Add to favorite
 
123
Subscribe to our Newsletters Subscribe to our Newsletters Get Daily Updates RSS


Maslenitsa (Pancake Week) 2013 the Joyful Celebration of Spring
February 27, 2013 10:46


Pancakes

There are many traditional Russian festivals the history of which is riddled with special Slavic culture. One of them is the well-known Maslenitsa. Merry folk festivities last one week, and each day has its own tradition. In 2013 the holiday will last from March 11 to March 17.

According to the old legend, everyone must have fun these days, so that one has the strength to endure the Lent with dignity. The story goes that if you do not celebrate Maslenitsa you will be plagued with failures and difficulties during the next year. We inherited this bright family holiday as a legacy from our Slavs ancestors. Initially its roots were associated with paganism, but the tradition of celebrating the leave of dull winter routine did not disappear even after the adoption of Christianity in Ancient Russia. 

Maslenitsa also preserved some of the characters that connect the Russian people with their past. A striking example can be called the main dish on the table this week. Pancakes are of round shape and golden colour which represents the sun and the long-awaited arrival of spring.

You can celebrate Maslenitsa not only at home. Maslenitsa is essentially a celebration of the strengthening of family ties and friendly relations. There is a pleasant tradition to visit each other's homes on these days, treat each other with homemade pancakes and other tasty presents. The traditional ending of Maslenitsa is the ritual burning of the effigy dressed in women's clothes symbolizing the winter. Although earlier this was always men`s clothes, and it was burned alongside with the housewares in which the pancakes were baked. The spring popularly has always been the embodiment of something new. Therefore, unnecessary things, trash and junk, according to the tradition, were burnt in large fires at the end of Maslenitsa, so that the nice new clothes and things could take their place.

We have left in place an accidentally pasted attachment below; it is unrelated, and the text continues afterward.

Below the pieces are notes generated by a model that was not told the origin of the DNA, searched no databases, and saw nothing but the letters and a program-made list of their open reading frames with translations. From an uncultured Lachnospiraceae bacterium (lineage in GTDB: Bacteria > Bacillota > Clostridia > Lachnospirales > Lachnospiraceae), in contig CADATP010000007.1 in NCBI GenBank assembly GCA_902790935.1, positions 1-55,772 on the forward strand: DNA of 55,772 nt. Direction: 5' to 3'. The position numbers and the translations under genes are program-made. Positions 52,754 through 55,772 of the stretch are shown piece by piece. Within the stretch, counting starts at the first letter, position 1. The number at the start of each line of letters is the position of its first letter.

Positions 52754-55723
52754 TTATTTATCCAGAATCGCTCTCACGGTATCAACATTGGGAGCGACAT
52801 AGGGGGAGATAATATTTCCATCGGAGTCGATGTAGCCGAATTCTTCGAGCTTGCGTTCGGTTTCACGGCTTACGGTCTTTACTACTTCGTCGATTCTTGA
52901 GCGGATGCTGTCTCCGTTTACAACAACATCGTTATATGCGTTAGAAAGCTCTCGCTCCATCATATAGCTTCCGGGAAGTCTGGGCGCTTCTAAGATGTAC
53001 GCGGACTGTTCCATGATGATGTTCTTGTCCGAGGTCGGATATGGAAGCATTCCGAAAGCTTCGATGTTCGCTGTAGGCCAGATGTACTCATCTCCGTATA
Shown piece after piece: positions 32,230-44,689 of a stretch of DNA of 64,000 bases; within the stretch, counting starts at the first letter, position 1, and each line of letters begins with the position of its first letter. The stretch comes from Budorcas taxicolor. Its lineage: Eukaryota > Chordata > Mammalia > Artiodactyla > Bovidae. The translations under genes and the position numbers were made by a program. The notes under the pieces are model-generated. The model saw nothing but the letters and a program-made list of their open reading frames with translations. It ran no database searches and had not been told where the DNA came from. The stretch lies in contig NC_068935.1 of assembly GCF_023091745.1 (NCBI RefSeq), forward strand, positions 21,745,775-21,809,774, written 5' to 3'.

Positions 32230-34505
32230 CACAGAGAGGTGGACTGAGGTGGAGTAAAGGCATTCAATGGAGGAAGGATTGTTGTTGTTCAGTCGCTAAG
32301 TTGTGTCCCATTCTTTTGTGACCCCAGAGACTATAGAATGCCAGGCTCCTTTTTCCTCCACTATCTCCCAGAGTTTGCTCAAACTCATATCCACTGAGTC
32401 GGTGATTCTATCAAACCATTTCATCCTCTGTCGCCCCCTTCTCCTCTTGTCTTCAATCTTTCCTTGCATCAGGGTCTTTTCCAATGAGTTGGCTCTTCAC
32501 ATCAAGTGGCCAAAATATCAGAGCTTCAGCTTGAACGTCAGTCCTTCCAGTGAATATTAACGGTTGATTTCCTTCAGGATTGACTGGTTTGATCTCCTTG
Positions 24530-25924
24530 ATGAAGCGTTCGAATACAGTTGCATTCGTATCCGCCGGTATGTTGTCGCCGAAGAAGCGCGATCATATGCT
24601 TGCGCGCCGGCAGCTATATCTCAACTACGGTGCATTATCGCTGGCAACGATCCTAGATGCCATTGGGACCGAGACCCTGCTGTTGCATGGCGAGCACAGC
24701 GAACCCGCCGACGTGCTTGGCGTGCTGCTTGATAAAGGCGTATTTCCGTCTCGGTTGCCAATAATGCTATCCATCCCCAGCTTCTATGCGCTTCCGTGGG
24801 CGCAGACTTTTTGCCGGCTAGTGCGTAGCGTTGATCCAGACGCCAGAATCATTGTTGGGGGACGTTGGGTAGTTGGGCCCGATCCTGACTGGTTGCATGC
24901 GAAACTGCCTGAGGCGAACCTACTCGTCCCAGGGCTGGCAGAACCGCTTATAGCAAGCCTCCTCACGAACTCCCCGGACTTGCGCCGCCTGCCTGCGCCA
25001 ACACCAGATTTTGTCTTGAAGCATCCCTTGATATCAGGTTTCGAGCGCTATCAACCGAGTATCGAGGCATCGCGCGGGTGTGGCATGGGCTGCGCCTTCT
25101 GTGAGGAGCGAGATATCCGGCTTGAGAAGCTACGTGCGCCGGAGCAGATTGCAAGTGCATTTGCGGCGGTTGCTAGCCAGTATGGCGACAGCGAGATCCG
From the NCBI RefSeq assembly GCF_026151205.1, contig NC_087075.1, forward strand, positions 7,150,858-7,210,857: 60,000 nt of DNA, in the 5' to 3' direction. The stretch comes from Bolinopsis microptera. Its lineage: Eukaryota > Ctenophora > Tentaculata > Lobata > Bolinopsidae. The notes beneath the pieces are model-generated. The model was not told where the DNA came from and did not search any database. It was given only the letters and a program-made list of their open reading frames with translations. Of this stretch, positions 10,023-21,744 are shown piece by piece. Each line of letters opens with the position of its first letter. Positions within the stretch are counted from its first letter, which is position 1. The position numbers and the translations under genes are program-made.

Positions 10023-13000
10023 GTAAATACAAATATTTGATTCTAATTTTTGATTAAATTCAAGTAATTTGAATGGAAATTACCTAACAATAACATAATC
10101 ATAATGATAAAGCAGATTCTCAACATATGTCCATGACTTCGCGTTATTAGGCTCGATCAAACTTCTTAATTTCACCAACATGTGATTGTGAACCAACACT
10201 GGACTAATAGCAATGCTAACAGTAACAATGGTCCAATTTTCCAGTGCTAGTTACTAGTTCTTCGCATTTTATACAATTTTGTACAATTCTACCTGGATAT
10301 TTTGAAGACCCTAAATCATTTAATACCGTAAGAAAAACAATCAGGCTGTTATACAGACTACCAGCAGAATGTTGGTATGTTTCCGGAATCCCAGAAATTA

Masked people are always to be met on the streets – they are dressed in funny costumes of young people gathering in noisy companies. They usually knocked at the doors of houses and asked for treats or money. If the owner of the house was greedy the maskers could arrange a little prank. The masked also rode the newly-weds in the sleds, but if their gifts were poor the masked could even throw the couple in the snow.

Maslenitsa ends with Forgiveness Sunday. According to the existing tradition, people ask all their friends and relatives for forgiveness on this day, and these usually respond: "God will forgive you".

 

ruslink100058

ruslink100069

ruslink100076

ruslink100049

ruslink100050

ruslink100053

 

 

 

 


 




Author: Anna Dorozhkina

Tags: Maslenitsa Russian Traditions Pancake Week   

Next Previous

You might also find interesting:

Traditions of Russian Folk Dance The Most Unusual Names of the Russians Snegurochka (The Snow Maiden) Values of Russian ulture Ivan Kupala Day: Looking for Fern Flower





comments powered by Disqus




Comment on our site


RSS   twitter   facebook   submit

Bookmark and Share


TAGS:
Nanotechnologies  Ernst Neizvestny  Exhibitions in Saint Petersburg  Natalya Goncharova  St. Petersburg Museums  EU sanctions  Evgeny Yakovlev  Fire  Jazz  Russian performance arts  iPhone  Russian Cinema  Russian Stage Directors  Ivan Puni  Moscow  travel to Russia  Exhibitions in Moscow  Museum of Toys  Mercedes-Benz Fashion Week Russia  Russian regions  Russian Fashion Designer  Primorsky Territory  Himalayas  Odyssey Festival  Russian sportsmen  Arkhangelsk region  Empresses of Russia  music  Festivals in Moscow  Russian Traditions  Sheremetyevo Airport  elections in Russia  Pancake Week  Aeroflot  Russian pastafarians  aviation  Russian business  medicine  Institute of Russian Realist Art   buy Russian designers  Russian tourism  Christ the Saviour Cathedral  Irkutsk  St. Petersburg  Flower Festivals  Gays  Crimea  Russian International  Tver  Russian Museum 


Travel Blogs
Top Traveling Sites